Wednesday Putin did his best King Canute impression, and ordered a group of financial regulators, including the finance ministry, to draft plans for an exchange to trade steel, coal, coking coal, and other metals. By 1 August. Putin believes the exchange will, in the words of the Moscow Times article just linked to, “avert price rows between producers and industry.”
In other words, even though no exchange anywhere has created successful spot or futures markets for steel and coking coal, and really for thermal coal either, in the 150 odd years since the advent of modern futures trading, Putin has commanded that Russia, which has never really created a successful commodity exchange for anything ever, do it in less than 2 months.
My reference to Canute was a slight to Canute, of course. The Danish (English/Norwegian/Swedish) king knew that he couldn’t make the waves cease their beating: he just wanted to make the point to court sycophants. Putin, by contrast, apparently thinks that his command will make it so. I can just imagine the furtive and panicked looks between those in Putin’s audience charged with implementing the (impossible) task. I can also imagine the “jump? how high boss?” responses to his command.
This is another case of Putin, Man in a Hurry, as I dubbed him soon after I began this blog. It is clear that he has tired of the squabbling between the upstream and downstream firms in the Russian ferrous metals sector. He evidently believes (or at least hopes) that a command that a market magically appear will relieve him of mediating this conflict to maintain the equilibrium in the natural state.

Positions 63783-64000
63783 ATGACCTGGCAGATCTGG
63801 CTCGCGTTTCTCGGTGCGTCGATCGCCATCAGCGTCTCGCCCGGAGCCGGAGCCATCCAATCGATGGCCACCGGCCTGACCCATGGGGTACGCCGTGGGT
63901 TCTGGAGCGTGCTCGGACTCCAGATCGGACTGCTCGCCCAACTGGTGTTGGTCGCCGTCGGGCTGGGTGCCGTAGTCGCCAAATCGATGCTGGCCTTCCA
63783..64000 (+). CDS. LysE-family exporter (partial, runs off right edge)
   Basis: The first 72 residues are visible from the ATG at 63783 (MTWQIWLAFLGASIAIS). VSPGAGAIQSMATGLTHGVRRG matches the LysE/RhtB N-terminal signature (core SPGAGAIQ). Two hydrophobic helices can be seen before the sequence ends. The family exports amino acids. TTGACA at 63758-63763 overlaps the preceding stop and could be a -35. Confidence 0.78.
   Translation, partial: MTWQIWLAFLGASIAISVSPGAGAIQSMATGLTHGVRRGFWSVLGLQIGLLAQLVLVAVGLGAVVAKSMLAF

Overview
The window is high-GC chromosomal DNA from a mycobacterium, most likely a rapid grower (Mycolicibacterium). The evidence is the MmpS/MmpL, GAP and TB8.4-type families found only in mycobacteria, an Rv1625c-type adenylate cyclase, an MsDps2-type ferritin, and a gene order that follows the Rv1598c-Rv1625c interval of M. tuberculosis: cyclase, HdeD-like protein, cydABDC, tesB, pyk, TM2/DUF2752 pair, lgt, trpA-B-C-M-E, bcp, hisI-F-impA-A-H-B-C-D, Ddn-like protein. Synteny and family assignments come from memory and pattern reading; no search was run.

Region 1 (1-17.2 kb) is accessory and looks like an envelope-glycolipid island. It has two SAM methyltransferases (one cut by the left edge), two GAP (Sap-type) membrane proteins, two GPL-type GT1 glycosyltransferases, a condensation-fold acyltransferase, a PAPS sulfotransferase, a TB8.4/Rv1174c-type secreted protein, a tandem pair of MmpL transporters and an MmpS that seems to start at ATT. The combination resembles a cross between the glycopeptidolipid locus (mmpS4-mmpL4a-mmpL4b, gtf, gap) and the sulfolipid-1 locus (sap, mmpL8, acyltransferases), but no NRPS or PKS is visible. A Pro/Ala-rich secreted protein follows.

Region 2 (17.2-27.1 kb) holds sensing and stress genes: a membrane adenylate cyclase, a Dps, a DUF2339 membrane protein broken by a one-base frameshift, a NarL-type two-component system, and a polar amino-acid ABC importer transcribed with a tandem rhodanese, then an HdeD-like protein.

Ain’t gonna happen. Markets don’t just magically appear. As has been documented in the academic literature, most notably by Dennis Carlton, auction type futures markets are devilishly hard to start. Far more contracts fail than succeed, despite the concerted efforts of experienced exchanges to identify the most promising candidates, to work to design contracts that will suit the needs of the target industry, and to build industry support through favorable fees, liquidity support programs, etc.
Steel and coking coal are particularly challenging for a variety of reasons. ”Steel” is not a homogeneous product, but consists of a dizzying array of differing physical types and shapes. Some kinds of steel, e.g., scrap, are fairly standardized and traded, but its prices don’t necessarily track the prices and values of other types of steel. Coking coal is also characterized by substantial differences in grades and uses. Moreover, for coal in particular, location matters because it is relatively expensive to ship.
Industry structure matters too. Futures markets tend to work best with relatively disaggregated value chains, where the same product is often bought and sold repeatedly, and where there is relatively little concentration on either the buy or sell sides. (Structure is not independent of product characteristics, of course. Relatively homogeneous goods tend to have a larger number of buyers and sellers, and greater turnover, than more specialized goods unique to one producer or tailored to fit the needs of a particular consumer.)
Firms in an industry will not necessarily support the introduction of more transparent pricing mechanisms, either, as Carlton points out in another paper. The steel industry has been quite outspoken in criticizing plans for steel and iron ore derivatives markets. (India’s Tata Group is a good example of this.)